The distress and trauma for the families as a result of this decision by the Executive of Louth County Council and especially for the children was unreasonable and unnecessary. It was also the coldest weekend of the winter.
The decision to evict was taken without consultation with councillors.
I raised this issue with Louth Chief Executive in November and visited the Woodland Park site in December. During Christmas week I made representations about conditions on the site to the Council and other agencies. There was no mains electricity, no mains water, no sewerage or other necessary services.

The basis on which Louth County Council said that it was carrying out these evictions was a fire safety inspection.
However Louth County Council, like all other councils, was given the Programme to Review Fire Safety in Traveller Accommodation report that was prepared early last December.

This report which was produced by the Department of the Environment and the National Directorate for Fire and Emergency Management, was initiated after the tragic fire at a halting site on the Glenamuck Road in Carrickmines in which ten people, five of them children, from the same extended family were killed. According to a note at the beginning of the report the document was distributed to all local authority CEOs on December 3rd 2015.

The project’s objective was to ensure that practical and appropriate fire safety measures were introduced.
The report acknowledged that there was, and I quote, “a fear that fire safety may be used as a basis for seeking changes in accommodation arrangements.”

It makes it clear that “nothing in this fire safety review process is intended to be used to address the broader Traveller accommodation issues in a negative way.”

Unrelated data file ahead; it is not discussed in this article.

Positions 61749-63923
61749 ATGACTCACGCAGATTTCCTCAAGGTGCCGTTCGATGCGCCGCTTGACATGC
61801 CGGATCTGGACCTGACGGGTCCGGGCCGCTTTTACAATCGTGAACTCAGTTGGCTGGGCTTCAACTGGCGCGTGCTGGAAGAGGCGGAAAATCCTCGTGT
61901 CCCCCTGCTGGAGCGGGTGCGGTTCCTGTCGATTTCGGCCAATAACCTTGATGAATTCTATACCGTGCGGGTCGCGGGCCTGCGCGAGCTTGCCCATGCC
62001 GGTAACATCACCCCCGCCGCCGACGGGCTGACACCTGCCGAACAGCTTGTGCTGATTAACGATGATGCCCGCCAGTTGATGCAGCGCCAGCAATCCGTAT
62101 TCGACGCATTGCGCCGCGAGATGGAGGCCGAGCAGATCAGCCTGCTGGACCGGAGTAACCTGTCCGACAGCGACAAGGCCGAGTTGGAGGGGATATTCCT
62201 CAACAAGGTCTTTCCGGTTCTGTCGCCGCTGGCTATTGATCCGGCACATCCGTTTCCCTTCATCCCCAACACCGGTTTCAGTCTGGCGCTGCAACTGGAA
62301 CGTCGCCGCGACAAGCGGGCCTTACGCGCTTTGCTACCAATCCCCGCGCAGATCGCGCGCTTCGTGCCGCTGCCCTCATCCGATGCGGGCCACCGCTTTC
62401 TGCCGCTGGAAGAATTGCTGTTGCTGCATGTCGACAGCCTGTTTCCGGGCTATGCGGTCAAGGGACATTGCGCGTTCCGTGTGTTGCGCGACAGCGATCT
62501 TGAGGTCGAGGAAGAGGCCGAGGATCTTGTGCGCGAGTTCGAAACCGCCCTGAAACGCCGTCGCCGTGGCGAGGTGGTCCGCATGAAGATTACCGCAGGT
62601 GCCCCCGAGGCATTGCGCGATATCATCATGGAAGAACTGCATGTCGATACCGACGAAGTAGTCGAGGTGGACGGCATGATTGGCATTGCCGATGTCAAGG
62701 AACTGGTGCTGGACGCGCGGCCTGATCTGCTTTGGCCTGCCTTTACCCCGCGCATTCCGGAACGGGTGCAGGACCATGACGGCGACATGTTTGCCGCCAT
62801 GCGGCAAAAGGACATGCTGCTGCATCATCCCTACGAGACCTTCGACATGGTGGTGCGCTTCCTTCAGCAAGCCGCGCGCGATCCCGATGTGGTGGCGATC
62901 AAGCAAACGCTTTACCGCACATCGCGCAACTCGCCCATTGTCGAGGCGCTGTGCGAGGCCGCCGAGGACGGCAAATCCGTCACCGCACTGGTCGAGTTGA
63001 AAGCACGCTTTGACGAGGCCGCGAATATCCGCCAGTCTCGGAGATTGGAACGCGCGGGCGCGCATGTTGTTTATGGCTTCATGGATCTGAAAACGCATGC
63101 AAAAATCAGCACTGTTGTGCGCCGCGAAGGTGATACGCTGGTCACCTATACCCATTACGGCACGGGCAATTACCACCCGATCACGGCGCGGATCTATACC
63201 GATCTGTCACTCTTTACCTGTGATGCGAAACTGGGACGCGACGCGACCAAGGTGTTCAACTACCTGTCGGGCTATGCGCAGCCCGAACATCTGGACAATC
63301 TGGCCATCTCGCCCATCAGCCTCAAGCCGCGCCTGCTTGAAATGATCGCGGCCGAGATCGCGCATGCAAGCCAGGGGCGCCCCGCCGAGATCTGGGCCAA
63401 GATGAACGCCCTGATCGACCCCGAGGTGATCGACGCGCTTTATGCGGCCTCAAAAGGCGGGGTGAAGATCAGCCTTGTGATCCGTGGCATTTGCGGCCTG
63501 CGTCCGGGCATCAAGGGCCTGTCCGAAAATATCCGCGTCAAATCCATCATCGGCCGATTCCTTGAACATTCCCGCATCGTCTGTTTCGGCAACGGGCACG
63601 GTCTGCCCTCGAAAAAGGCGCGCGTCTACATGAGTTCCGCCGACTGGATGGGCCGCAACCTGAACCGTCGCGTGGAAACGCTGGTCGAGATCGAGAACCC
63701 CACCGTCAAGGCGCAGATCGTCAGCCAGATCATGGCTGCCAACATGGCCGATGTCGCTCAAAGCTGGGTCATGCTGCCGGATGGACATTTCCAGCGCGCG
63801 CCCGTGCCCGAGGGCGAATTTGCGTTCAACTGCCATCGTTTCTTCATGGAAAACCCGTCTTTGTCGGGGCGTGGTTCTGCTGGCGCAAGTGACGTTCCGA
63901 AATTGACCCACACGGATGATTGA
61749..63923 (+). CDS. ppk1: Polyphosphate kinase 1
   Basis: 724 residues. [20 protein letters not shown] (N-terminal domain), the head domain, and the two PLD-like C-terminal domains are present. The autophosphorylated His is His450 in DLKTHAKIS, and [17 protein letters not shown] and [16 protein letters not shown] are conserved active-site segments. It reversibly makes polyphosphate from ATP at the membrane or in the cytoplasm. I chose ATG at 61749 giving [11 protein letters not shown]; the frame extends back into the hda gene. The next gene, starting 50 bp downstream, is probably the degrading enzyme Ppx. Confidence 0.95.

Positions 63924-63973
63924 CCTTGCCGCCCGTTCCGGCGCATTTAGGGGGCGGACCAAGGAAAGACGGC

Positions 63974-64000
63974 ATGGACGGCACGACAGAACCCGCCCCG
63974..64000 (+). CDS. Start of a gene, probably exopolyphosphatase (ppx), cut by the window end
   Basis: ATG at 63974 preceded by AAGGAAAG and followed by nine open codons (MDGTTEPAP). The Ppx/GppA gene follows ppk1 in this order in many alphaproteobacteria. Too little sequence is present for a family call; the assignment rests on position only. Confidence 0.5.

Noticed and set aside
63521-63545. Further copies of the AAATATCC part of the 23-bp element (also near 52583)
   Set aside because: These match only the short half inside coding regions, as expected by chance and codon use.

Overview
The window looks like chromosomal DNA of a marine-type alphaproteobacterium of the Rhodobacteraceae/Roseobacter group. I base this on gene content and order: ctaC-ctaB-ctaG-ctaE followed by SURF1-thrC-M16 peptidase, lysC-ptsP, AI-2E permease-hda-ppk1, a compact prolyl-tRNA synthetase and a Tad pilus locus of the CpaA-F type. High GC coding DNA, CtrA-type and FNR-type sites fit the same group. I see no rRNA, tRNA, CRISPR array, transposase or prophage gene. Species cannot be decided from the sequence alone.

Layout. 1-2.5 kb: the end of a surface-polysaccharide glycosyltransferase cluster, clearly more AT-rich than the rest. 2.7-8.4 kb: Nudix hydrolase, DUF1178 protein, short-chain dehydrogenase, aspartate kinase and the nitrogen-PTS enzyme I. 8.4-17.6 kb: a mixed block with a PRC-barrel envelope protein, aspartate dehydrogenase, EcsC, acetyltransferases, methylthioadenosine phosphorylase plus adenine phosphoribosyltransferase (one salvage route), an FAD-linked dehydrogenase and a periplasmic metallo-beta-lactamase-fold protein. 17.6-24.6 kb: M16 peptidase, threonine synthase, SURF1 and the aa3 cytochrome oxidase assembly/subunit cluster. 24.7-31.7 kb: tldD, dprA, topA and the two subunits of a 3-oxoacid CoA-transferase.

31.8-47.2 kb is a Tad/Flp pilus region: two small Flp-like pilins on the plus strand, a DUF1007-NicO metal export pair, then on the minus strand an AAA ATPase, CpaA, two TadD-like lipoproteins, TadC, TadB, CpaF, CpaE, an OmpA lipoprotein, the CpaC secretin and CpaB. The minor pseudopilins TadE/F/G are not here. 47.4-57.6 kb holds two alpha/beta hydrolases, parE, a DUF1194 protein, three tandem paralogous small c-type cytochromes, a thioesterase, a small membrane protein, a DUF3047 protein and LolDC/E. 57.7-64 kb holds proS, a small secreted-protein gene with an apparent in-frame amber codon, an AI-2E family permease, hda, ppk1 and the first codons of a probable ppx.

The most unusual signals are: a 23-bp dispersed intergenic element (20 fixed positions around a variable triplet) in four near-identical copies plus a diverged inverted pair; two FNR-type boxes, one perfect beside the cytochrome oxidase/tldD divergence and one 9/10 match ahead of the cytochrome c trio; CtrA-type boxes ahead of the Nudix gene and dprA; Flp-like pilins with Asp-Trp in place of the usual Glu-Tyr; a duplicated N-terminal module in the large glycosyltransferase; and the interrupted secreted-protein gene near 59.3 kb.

In other words it was not a green light to evict Travellers from halting sites which do not meet fire safety standards. It is about providing health and safety measures.

The last five families on the Woodland Park site are being evicted today and tomorrow.
Some have had to sell their mobile homes for small amounts of money because of the Council’s eviction process.This has added to the trauma of some of the families.

Yesterday the families were also told that the Council would provide an auctioneer to assist their alternative accommodation in residential housing. Today when they met him they were told there was no availability.
Some of the women, including at least one pregnant woman have had to sleep in cars for the past three nights. This is outrageous.

There is already a homeless crisis in Louth. Five thousand people are on the housing waiting list. The Chief Executive’s action adds to this crisis. The Chief Executive also banned one of my constituency representatives and the Traveller’s solicitor from attending a meeting on Tuesday. This was unhelpful.
The common sense and most cost efficient resolution to this issue is to urgently bring the halting site up to health and safety standards.

This would have allowed Traveller families to remain in their home and would be in keeping with their culture and ethnicity.
I understand from the Woodland Park Travellers representatives today that Louth County Council is saying that it will now have to review its Traveller Accommodation Programme and that this will take three months.

Only at the end of that process will the Council consider applying for funding to upgrade Woodland Park.
I fail to understand why the Council are imposing this delay. Their Traveller Accommodation Programme is supposed to run from 2014 to 2018. They are not half way through it yet.

During Topical issues in the Dáil today I raised this issue with Minister Paudie Coffey. In his response the Minister spoke of short term solutions having been discussed and agreed with the Travellers. This is not what I have been told by the representatives of the Traveller families. The Minister also says that he is satisfied that the Council is committed to working with the families and their representatives. I remain to be convinced of this.